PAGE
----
Home Blockchain Public blockchain confirmed for Italian bank guarantees project

Public blockchain confirmed for Italian bank guarantees project

Milan: the CeTIF Advisory-led ‘Fideiussioni Digitali’ initiative involves Italian public authorities including Milan’s municipal authority and the national Guardia di Finanza, as well as private companies| Credit: Dimitris Vetsikas; Pixabay

An Italian fintech initiative involving several public authorities with the prime ambition of tackling the problem of fraudulent banking guarantees has taken a step forward with the announcement of its public blockchain provider.

The ‘Fideiussioni Digitali’ (‘Digital Sureties’) initiative, which is backed by Banca d’Italia (Bank of Italy) and insurance regulator IVASS (Istituto per la vigilanza sulle assicurazioni), seeks to enable bank and insurance guarantees (sureties) to be issued on digital-ledger technologies (DLT), also known as blockchain.

CeTIF Advisory, a spin-off from the Catholic University of Milan’s Research Centre for Technology, Innovation and Financial Services (CeTIF), has been leading what has been a multi-year effort to develop a blockchain-based open platform to serve Italy’s banking and insurance markets. The public authorities have engaged with the project because of the system-wide benefits it is seen as having the potential to provide, particularly in boosting transparency and tackling fraud.

Algorand, a company headquartered in Massachusetts, has announced that it has been selected to be the platform’s sole public blockchain. Milan-headquartered payments company Nexi is providing infrastructure via a private blockchain. Further providers may join in the future.

The new platform is expected to become operational in ‘early’ 2023 and will be the first time a member of the 27-nation European Union (EU) has enabled blockchain’s use for bank and insurance guarantees, according to an Algorand-issued announcement.

Blockchain ‘ideally suited’

A ‘significant percentage’ of bank and insurance guarantees are ‘expected to’ leverage DLT as part of Italy’s National Recovery and Resilience Plan (NRRP) (Piano Nazionale di Ripresa e Resilienza), Algorand asserts.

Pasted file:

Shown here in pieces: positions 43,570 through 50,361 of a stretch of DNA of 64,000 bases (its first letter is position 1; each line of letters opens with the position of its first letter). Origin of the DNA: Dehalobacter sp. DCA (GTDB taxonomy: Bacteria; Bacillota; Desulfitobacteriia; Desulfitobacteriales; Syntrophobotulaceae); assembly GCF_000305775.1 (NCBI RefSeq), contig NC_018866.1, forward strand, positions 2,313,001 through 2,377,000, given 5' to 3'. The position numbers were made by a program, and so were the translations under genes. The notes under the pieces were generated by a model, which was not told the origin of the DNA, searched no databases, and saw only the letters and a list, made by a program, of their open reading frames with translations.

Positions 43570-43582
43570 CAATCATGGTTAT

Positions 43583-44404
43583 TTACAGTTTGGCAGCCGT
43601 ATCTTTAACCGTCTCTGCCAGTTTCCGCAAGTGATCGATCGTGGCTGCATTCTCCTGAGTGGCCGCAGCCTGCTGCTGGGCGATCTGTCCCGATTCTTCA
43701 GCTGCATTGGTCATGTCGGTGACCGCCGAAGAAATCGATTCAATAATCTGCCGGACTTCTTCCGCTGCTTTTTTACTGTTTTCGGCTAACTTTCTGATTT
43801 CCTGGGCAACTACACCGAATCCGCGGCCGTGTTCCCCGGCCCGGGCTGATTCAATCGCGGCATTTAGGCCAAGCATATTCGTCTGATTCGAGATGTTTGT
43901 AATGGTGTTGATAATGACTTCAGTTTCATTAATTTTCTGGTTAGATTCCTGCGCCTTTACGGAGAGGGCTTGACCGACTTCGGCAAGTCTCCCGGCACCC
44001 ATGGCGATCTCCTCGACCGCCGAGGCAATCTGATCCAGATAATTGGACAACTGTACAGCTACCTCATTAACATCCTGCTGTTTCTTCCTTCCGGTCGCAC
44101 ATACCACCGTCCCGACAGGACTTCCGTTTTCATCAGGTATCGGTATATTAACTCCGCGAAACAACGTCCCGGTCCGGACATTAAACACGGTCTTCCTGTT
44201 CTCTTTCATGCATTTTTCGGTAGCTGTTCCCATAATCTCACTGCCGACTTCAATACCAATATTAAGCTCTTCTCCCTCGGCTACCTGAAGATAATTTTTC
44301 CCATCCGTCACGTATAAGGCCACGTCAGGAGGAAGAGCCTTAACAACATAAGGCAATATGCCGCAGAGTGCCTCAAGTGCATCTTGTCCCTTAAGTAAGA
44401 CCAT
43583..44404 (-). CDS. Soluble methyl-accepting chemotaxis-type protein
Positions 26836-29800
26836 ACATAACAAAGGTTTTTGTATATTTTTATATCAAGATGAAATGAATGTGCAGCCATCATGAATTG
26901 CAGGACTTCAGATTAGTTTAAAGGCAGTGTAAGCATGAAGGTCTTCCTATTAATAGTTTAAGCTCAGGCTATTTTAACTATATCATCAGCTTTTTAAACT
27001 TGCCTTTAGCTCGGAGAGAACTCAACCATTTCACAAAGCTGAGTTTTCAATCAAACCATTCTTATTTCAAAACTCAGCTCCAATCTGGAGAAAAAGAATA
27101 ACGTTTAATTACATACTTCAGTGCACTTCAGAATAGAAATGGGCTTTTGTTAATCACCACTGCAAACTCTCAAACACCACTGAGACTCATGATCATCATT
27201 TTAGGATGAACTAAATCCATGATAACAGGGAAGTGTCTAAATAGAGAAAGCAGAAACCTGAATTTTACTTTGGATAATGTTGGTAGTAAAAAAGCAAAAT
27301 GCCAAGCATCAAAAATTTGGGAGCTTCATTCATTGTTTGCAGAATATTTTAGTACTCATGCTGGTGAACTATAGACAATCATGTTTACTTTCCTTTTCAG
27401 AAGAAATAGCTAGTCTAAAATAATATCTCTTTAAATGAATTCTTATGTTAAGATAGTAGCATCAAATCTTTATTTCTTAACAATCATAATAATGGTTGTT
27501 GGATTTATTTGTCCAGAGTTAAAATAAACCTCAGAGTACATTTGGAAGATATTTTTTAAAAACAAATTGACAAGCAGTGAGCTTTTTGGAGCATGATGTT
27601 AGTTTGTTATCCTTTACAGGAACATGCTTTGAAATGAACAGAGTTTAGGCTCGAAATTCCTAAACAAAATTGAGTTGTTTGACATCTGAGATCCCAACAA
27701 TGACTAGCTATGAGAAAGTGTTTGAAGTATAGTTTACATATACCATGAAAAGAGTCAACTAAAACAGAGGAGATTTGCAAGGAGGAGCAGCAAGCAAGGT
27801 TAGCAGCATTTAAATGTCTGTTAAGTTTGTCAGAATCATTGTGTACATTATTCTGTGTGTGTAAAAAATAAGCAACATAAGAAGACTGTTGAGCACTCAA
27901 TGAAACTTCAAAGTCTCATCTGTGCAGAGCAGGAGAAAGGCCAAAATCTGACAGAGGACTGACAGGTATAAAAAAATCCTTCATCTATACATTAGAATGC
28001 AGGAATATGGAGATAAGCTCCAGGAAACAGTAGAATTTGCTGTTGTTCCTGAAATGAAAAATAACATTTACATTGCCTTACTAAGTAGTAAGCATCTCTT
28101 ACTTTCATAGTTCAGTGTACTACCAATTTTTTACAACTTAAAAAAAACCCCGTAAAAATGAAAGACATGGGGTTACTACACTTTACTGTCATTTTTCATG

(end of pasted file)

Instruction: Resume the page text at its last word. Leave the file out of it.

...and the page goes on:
The NRRP is the Italian government’s plan for spending the financial resources received through the EU’s high-profile ‘Next Generation EU – Covid-19 recovery package’. The EU allocated about €191.5 billion (about £169bn) to Italy to be used for co-grants and co-loans. The country was the hardest-hit EU member state during the pandemic’s first wave and is the biggest beneficiary of the EU’s €750 billion (about £660bn) overall economic stimulus package.

‘Blockchain is ideally suited to these types of programmes given the technology’s ability to provide fast, efficient, low-cost and scalable data transactions,’ Algorand states. ‘Even more importantly, digital-ledger technologies help protect against fraud — a known challenge with bank and insurance guarantees.’

“We selected Algorand because of its unparalleled level of innovation and security among permissionless DLTs, as well as because of its leadership in sustainability,” said CETIF chief executive Professor Federico Rajola. “Our goal is to help Italy not only recover from the economic impact of Covid-19, but also excel through innovation and leadership. Our ecosystemic projects are meant to help generate strategic platforms, such as the Digital Sureties platform supported by Algorand. We believe these platforms can and will dramatically contribute to the country’s competitive sustainability for the benefit of all.”

“We are proud and honoured to be the public blockchain chosen by the Digital Sureties platform of Italy,” said Algorand founder Silvio Micali, who is also a long-serving Massachusetts Institute of Technology (MIT) professor. “Through Algorand’s technology, we can help solve for many critical issues facing financial institutions and governments across the world today, bringing opportunity and inclusion to communities in need everywhere.”

Sandbox-tested initiative

Fideiussioni Digitali has been in development for more than three years and has a host of other private-sector companies involved beyond its blockchain suppliers, including at least 30 Italian financial institutions (banks).

The project has been developed through a sandbox (test-space for innovative technology) under the supervision of a scientific committee including representatives from Bank of Italy, IVASS, Guardia di Finanza (Italy’s finance police), CeTIF, Italy-headquartered technology firm Reply and Milan-headquartered payments technology firm SIA (now part of Nexi Group after a merger agreed in October 2020).

The municipal authorities of cities including Milan itself, capital Rome, and also the Adriatic port city of Bari are also among those taking part in the project, according to a Fideiussioni Digitali announcement made by SIA in April 2020.

A test phase of the platform ‘through uploading and management of real and legally valid sureties’ was scheduled to take place between July and October 2020, according to SIA’s announcement, which explained that, when fully operational, the platform ‘will provide guarantors and beneficiaries with greater efficiency, transparency and information certainty throughout the entire surety management process, with the primary objective of reducing potential frauds’.

Other significant Italian blockchain projects include ‘Spunta’, which is for interbank reconciliation, while similar initiatives outside Italy include the Thailand Blockchain Community Initiative.